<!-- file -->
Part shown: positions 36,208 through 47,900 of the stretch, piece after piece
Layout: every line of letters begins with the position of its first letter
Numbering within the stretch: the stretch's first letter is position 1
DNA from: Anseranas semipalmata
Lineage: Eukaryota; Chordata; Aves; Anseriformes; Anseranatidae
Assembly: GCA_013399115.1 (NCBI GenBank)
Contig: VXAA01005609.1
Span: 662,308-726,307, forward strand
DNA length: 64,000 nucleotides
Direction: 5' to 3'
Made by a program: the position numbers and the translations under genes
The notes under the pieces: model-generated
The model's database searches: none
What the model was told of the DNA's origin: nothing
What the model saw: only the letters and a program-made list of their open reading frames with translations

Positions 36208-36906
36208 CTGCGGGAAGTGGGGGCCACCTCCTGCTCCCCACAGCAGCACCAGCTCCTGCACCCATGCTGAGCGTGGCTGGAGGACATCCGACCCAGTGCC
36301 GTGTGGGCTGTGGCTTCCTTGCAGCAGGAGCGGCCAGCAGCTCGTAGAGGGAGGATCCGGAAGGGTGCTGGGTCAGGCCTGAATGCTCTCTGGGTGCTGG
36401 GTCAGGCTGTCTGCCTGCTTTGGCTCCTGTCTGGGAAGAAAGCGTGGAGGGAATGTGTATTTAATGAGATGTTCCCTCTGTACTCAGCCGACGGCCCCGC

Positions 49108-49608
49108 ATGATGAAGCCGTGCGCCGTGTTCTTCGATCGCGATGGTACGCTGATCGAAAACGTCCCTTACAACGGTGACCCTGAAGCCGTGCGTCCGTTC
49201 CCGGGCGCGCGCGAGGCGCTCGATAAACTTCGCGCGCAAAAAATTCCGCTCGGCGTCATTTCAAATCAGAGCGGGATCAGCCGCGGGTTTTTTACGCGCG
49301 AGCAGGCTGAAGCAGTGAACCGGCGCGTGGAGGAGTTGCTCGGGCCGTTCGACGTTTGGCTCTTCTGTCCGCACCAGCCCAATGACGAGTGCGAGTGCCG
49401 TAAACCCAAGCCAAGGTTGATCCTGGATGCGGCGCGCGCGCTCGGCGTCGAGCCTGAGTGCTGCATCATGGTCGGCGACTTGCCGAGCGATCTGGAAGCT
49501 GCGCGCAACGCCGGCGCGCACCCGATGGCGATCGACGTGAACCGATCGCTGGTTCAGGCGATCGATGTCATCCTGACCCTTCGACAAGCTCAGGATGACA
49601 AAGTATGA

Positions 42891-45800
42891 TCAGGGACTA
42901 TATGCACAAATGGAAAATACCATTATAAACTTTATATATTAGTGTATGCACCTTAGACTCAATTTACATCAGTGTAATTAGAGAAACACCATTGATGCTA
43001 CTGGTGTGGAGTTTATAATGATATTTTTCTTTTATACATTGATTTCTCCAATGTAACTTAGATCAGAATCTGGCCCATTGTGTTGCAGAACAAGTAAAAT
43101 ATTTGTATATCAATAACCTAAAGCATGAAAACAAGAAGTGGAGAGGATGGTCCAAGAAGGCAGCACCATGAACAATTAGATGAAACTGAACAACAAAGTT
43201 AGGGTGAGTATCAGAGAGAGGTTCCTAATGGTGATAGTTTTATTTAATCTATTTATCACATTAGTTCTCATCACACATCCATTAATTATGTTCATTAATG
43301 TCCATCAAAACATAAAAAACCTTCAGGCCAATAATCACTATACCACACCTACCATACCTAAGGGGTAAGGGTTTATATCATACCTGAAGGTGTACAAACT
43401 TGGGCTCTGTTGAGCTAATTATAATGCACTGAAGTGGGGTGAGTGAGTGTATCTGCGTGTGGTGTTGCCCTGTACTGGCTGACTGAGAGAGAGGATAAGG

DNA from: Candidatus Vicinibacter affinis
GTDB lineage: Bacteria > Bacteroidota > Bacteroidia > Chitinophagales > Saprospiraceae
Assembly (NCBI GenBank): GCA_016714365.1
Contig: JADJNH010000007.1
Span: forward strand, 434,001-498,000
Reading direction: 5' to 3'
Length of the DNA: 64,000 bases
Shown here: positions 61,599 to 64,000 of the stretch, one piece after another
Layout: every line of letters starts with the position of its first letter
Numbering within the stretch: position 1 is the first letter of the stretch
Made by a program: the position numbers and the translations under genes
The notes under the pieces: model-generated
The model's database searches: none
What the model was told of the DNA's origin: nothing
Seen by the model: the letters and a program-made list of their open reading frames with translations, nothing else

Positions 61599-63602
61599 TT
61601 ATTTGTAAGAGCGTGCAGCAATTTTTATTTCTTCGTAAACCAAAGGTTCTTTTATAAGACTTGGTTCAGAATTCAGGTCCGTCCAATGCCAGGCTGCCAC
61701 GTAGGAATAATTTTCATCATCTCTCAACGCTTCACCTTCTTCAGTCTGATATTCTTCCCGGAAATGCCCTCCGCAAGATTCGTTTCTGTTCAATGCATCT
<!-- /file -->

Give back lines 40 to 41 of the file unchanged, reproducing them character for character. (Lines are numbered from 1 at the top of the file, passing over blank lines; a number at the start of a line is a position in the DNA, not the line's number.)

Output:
Reading direction: 5' to 3'
Length of the DNA: 64,000 bases